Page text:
This brings to Queen Bee.  The song that she chooses to sing (see below) is The Go-Go’s “We Got the Beat.”  A classic of 80s pop music, undoubtedly.  And yet, I have to wonder how many kids in her middle school class even knew the song.  A bit of research shows that it has been used in films and such, but would that have garnered any real recognition/excitement?  Aside from the fact that it’s catchy as anything and the drumming is awesome, of course.  [I also realize that that isn’t the point of her using the song in the story, I’m moving beyond the text here].

I know this is all fiction and I just need to relax.  But I’m mostly curious.  Aside from getting stuck listening to their parents iPods, do kids actually listen to older music?  When I was little my parents listened only to big band music.  And I hated it.  Until I got to college and realized it was pretty cool.  But still, in my teen years, I was all about the present.  Isn’t that the point?

[READ: June 5, 2012] Queen Bee

I have enjoyed most of Chynna Clugston’s books (Blue Monday and Scooter Girl in particular).  I love her style of drawing (anime, but with a twist) and her pop culture sensibilities.  I had no idea that this book existed until I saw it in the children’s comics section at the library!

I also assumed that this was an earlier work by her (what’s she doing writing for Scholastic?).  But no, this book came out many years after the books I love so well.  It’s kind of funny that she went from alt rock hipness to middle school (and then moved to Legion of Super Heroes).  But wait, she hasn’t done anything in five years?  Gasp.  Actually I see she has a new blog and a new husband–so she’s clearly busy.

Anyhow, back to the book.

This book is set in middle school.  It features a young woman named Haley Madison (that must be a joke about over-common names).  She is a geek and a loser.   But when her mom gets a new job at the hippest and coolest teen magazine, Haley gets to move to a new school.  Which means fresh start!  And she plans on becoming the queen bee at JFK intermediate.  She is introduced to a nice girl named Trini.  Trini shows her around and introduces her to her cool friends (who are super nice to her).  But when Trini shows her the Hive–five girls who are super duper popular, Haley has a goal in front of her. (more…)

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I was planning to wait until the season finales before writing about our spring/summer TV watching.  But then this week, NBC announced that they would be either not renewing or renewing in a very limited capacity 30 Rock, Community and Parks and Recreation.  Wow, talk about throwing a bomb on your programming.  Thursday night NBC has been a powerhouse for the last few years with 5 shows, (yes, five, with their crazy programming flip flops) that were strong.  Interestingly, The Office, the only show not chopped, has been the weakest of the bunch.  I wanted the season with Michael Scott to be good but it really wasn’t.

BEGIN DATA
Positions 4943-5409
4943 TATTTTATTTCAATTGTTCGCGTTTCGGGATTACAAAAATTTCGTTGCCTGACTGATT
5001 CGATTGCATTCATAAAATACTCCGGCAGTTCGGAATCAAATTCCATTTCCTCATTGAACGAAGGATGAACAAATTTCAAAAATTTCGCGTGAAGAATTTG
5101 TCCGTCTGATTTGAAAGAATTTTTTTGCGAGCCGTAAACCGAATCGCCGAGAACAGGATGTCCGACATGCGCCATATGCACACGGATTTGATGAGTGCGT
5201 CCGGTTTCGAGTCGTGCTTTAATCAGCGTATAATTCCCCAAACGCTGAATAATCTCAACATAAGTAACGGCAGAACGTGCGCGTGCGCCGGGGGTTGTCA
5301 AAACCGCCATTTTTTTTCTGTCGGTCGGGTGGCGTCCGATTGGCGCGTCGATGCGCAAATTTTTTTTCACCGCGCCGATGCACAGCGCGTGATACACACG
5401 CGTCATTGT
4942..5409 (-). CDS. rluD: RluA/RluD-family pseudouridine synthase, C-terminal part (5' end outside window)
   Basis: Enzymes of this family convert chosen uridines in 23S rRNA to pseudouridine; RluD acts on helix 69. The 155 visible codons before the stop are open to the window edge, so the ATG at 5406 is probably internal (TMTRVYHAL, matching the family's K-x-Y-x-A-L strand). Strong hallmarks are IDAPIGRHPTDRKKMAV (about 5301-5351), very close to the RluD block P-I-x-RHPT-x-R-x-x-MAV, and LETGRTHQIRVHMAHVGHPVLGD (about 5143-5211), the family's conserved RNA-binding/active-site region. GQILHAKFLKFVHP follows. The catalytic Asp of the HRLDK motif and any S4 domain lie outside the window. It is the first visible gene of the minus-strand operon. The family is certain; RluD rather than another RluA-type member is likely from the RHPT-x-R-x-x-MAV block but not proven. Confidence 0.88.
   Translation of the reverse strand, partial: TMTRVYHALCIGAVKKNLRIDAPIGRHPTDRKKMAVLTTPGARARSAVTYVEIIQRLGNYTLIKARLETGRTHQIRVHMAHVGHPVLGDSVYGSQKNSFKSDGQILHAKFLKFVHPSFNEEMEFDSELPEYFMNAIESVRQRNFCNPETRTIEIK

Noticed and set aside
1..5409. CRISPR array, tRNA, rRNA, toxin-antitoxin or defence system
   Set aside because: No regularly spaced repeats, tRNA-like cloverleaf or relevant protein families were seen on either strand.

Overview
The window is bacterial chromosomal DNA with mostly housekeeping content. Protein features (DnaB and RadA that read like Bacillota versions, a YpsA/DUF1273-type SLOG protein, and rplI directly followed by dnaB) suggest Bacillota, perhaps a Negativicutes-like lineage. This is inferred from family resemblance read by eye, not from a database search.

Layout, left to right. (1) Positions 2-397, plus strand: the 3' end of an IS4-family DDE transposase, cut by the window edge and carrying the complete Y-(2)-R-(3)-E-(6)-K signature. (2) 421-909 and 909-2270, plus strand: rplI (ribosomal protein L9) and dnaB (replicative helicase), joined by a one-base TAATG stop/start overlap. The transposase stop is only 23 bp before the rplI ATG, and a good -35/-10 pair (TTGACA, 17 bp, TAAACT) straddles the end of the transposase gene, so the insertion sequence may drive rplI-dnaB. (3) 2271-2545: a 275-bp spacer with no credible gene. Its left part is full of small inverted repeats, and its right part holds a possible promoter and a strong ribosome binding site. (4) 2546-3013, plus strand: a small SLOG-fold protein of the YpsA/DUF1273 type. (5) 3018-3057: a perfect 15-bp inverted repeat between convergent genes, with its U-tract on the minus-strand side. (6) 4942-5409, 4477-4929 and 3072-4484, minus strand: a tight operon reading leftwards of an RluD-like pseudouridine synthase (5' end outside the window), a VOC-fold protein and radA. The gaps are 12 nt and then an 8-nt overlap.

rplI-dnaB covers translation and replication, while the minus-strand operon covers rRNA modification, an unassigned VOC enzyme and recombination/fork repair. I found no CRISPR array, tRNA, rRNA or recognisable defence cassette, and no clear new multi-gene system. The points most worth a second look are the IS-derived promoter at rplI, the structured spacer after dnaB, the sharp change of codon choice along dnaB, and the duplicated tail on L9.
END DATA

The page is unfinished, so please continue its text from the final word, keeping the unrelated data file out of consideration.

Since I first wrote that some more details have emerged and it seems that all three shows have been picked up for 13 episodes–with, as I gather, room to expand if the new shows that NBC tries to fill their shoes with suck.  If you want a positive spin on this, read the A.V. Club dude’s take on it (at the bottom of the post, final bullet point, although the whole post will tell you why it is such a good show if you’re not watching it.).

When I posted about TV last, Karen left a comment that we watch a lot of TV and that has stuck with me. I still don’t feel like we do…  We watch a lot of shows, but we don’t channel surf, we don’t just have the TV on.  We have appointment TV, is how I like to think of it.  And, of course, while there a lot of titles, many drop off the list (by us or the networks) and quite a few are only 13 episodes long.  But man, there has been a serious drop off in numbers after this season.

So let’s see what has been removed from the last post: (more…)

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The TV Season scheduling continues to confuse me.  It’s February and two shows are done already.  And new shows are starting this week.  I actually appreciate this rolling schedule because it means new shows instead of repeats.

So hey, networks, why not go all the way and just let the shows run for twenty weeks and then end.  Stop showing reruns (or better yet, rerun them at like 2 in the morning so we can watch them if we miss them) and the introduce a new show for the next half a year.  We wouldn’t have this six weeks off nonsense of Community and Glee or three weeks of repeats of other shows.

I’m picking this week to write this simply because of the ending of the two shows.  We haven’t had a look at the new ones yet, so it’s a clean slate.

Somehow we don’t even have time to watch movies anymore, so the TV shows must be very good. (more…)